Robert Durst's Confession Is Inadmissible
If you confess to murder alone, in the bathroom, while looking into the mirror -- and wearing a microphone -- is your confession admissible in court? On the surface, this is the question raised by Robert Durst’s statement, aired Sunday night in the final episode of HBO’s “The Jinx”: “What the hell did I do? Killed them all, of course.”
Answering the question requires going deeply into the law -- but also into the circumstances of the statement. At the bottom lies a profound question about fantasy versus reality, the nature of a soliloquy, and the fascinating human strangeness unleashed by the era of reality television.
The legal question is confusing because so many different principles are relevant when prosecutors seek to admit into trial a statement made outside of court. Durst, the heir to a New York real estate dynasty, was arrested Saturday on a first-degree murder charge. The HBO documentary had been exploring the mystery of three deaths surrounding Durst.
In this case, the first problem with his statement is whether the recording really is what the producers say it is. They claim to have discovered it after two years. The chain of custody of the recording during that time must be known, to be sure that it was actually made by Durst, and when.
Then there’s the hearsay rule. It says that statements made out of court are generally not admitted to prove the content of the statement made. A recorded confession must therefore be admitted in under an exception to the hearsay rule -- for example, the exception made for a statement against someone's own interest.
For a voluntary confession made while under arrest, the rules are different yet again. Such a confession must be made voluntarily after a knowing waiver of the right to remain silent.
Let’s assume none of these principles would bar the admission of Durst’s confession. We can’t know for sure, but let’s imagine it can be shown that the recording made in the bathroom is really of Durst’s voice, and that the producers didn’t, for example, trick him into saying it in some other context and then splice it into another place in their footage. In other words, let’s assume the chain of custody is knowable.
Let’s assume, also, that Durst’s statement would fall into a hearsay exception. That statement, even if made while alone, presumably counts as a statement against interest.
If I were Durst’s lawyer, I would try to argue that producers of “The Jinx” became agents of law enforcement, and from there try to argue that Durst should’ve been given Miranda warnings. But this argument doesn’t seem likely to win, because Durst wasn’t in custody. He was free to leave at any time, and was a voluntary participant in the interviews. It follows that no one needed to read him his rights, even if the producers had become part of the legal apparatus.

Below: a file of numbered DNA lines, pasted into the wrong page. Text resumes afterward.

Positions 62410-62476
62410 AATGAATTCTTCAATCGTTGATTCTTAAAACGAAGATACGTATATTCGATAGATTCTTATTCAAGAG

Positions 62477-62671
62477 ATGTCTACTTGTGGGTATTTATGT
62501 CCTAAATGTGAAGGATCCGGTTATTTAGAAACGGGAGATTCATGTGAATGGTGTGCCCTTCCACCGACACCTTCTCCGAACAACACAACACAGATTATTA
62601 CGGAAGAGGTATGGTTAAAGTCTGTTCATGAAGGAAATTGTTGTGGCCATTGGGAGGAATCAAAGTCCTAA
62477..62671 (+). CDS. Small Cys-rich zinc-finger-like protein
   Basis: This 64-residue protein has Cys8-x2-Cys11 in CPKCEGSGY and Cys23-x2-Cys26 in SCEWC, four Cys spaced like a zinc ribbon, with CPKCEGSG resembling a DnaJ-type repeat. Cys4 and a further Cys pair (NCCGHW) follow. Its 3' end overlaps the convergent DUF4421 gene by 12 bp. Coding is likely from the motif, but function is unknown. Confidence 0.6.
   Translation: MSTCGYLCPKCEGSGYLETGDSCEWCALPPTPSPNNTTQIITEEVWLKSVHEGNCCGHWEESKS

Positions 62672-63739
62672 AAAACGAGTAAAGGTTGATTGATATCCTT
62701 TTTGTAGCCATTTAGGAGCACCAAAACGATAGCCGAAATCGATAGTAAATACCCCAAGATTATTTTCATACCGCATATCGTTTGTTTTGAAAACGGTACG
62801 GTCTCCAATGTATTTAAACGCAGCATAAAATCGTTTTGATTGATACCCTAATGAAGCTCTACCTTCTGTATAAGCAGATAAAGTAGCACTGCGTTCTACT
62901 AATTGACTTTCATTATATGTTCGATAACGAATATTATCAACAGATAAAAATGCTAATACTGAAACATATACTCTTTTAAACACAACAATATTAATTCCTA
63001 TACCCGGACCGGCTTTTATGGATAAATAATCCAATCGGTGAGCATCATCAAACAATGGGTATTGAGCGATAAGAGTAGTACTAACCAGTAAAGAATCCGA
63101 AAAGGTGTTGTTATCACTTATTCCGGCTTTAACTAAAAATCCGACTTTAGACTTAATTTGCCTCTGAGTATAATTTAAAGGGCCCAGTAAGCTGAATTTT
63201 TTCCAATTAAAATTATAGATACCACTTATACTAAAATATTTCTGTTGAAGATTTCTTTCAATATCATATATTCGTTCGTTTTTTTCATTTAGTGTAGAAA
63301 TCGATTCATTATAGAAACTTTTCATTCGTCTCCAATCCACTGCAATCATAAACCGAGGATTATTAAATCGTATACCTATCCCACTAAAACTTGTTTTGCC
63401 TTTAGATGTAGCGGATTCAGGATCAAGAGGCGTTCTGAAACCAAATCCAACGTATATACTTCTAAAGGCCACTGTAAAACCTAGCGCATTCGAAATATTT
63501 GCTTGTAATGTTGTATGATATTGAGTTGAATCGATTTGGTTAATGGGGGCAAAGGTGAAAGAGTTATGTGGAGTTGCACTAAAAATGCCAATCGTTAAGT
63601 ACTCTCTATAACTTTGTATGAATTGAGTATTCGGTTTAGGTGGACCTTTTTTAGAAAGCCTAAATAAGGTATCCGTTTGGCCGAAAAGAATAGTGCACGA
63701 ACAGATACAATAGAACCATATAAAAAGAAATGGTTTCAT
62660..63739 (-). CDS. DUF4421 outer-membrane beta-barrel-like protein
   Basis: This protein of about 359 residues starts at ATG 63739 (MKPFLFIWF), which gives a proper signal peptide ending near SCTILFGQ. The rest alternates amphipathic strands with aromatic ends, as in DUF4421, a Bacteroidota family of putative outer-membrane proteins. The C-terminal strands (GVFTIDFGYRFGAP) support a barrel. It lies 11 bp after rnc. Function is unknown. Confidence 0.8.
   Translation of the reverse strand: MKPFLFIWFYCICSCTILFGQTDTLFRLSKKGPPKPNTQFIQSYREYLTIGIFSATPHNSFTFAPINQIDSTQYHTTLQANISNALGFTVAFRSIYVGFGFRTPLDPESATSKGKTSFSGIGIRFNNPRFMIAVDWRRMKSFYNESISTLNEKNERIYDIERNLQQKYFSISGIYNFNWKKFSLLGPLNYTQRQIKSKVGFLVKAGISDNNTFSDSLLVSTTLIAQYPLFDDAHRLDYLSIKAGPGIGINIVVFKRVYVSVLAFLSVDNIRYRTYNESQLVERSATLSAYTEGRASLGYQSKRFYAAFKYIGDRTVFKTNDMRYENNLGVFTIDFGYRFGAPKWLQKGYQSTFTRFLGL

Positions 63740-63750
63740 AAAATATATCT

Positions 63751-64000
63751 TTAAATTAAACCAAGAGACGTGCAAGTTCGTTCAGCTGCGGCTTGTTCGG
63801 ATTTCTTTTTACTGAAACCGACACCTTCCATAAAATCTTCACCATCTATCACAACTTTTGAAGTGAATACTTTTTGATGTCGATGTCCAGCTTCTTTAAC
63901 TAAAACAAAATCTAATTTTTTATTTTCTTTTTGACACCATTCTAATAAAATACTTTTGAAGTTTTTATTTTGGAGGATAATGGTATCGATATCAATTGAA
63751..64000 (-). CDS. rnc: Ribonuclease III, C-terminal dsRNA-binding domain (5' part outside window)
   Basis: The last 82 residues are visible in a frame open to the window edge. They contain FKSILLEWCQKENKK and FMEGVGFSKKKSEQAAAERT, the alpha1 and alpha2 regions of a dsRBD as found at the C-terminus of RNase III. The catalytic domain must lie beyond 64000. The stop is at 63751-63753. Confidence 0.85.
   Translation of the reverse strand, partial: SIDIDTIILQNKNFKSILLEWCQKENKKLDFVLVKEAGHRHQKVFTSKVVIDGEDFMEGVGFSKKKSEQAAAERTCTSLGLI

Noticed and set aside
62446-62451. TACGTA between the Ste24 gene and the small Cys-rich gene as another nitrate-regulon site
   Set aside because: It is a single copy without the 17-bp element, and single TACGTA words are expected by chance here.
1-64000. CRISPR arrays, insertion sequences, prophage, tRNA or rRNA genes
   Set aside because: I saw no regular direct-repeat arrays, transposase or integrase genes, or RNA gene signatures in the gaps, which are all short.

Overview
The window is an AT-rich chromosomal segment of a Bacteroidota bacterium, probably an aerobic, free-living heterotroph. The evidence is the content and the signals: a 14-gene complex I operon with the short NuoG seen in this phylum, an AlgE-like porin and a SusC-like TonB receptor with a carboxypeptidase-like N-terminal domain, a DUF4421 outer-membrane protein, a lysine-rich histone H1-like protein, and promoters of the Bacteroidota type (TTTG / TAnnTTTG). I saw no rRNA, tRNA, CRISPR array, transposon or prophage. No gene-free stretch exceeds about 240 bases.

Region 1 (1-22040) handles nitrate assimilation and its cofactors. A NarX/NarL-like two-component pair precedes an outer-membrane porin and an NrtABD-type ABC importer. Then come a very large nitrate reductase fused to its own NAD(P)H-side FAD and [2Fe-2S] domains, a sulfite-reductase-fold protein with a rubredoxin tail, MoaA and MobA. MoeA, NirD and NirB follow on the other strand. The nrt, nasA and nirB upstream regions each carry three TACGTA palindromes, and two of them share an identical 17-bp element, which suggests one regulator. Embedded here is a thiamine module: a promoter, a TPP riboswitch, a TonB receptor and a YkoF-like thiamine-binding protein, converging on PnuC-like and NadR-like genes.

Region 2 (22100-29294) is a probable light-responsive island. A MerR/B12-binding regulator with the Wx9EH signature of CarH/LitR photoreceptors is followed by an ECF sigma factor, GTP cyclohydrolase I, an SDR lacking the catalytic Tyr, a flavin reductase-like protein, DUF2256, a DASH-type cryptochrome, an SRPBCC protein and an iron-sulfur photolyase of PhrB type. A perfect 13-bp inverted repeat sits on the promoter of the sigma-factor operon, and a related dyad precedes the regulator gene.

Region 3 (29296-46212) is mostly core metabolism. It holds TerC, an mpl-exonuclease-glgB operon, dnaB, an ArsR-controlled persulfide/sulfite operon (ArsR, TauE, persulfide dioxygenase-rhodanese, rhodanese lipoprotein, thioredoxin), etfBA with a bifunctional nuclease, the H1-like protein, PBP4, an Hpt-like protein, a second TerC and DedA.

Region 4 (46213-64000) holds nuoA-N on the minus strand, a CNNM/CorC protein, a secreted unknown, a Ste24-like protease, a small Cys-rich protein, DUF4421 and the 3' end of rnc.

Another creative argument I’d advance on Durst’s behalf is that if the producers had become law enforcement, then they would need a warrant to record Durst in the bathroom, because he has a constitutional right not to be recorded where he has a reasonable expectation of privacy. If you don’t have that privacy in the can, where do you? But this argument, too, should fail -- because Durst was wearing the microphone himself. I seriously doubt you have a reasonable expectation of privacy when you’re mic’d up, even in the bathroom.
So far it sounds as if the confession might make it in -- but here comes the twist. Even if all these legal principles for admissibility are satisfied, the trial judge still must decide whether the evidence to be admitted is more probative than prejudicial. In other words, the judge will ask whether the jury would be more likely to glean useful information from the statement that would help prove guilt or innocence, or more likely to form an irrational prejudice the basis of the evidence.
In this case, an intelligent judge would certainly conclude that Durst’s statement would create irreversible prejudice in the mind of the jury -- without a reliable basis for proving the truth.
Durst’s statement takes the classic form of a soliloquy. And soliloquies are by their very nature ambiguous -- because there’s no actual addressee. We don’t need to communicate with ourselves in spoken words, because we already know what we know. When we talk out loud to ourselves, we’re doing something different: exploring our ideas, fantasies, doubts, fears.
Even the question-and-answer form (“What the hell did I do? Killed them all, of course”) is reminiscent of the untrustworthy soliloquies delivered by Hamlet. The soliloquist asks himself the big questions while alone on stage (“To be or not to be?”), and tries on different answers. Yes, Shakespeare’s Richard III announces his plans for murder to the audience. But the better model here is Hamlet, who says both that he is mad and that he is mad north by northwest, meaning that he may not be mad after all. Ambiguity is the order of the day, and we accept the ambiguity in part because we know that talking to yourself isn’t like talking to other people.
Durst’s question and answer isn’t at all the same as a positive statement that Durst committed the murders. He could be asking himself rhetorically what everyone thinks he’s done -- and answering the question by saying that the producers, and the public, assume that “of course” he killed the victims. He could be musing on what he might say to the camera. He could be fantasizing. The possibilities are endless -- and almost all are different from an actual admission.
Durst’s statement therefore will almost certainly never reach a jury. Which raises a final, tantalizing question: Did Durst know that before he made it? Did the producers? And if so, is the whole public conversation serving their collective interest in publicity? Shakespeare never had it so good.
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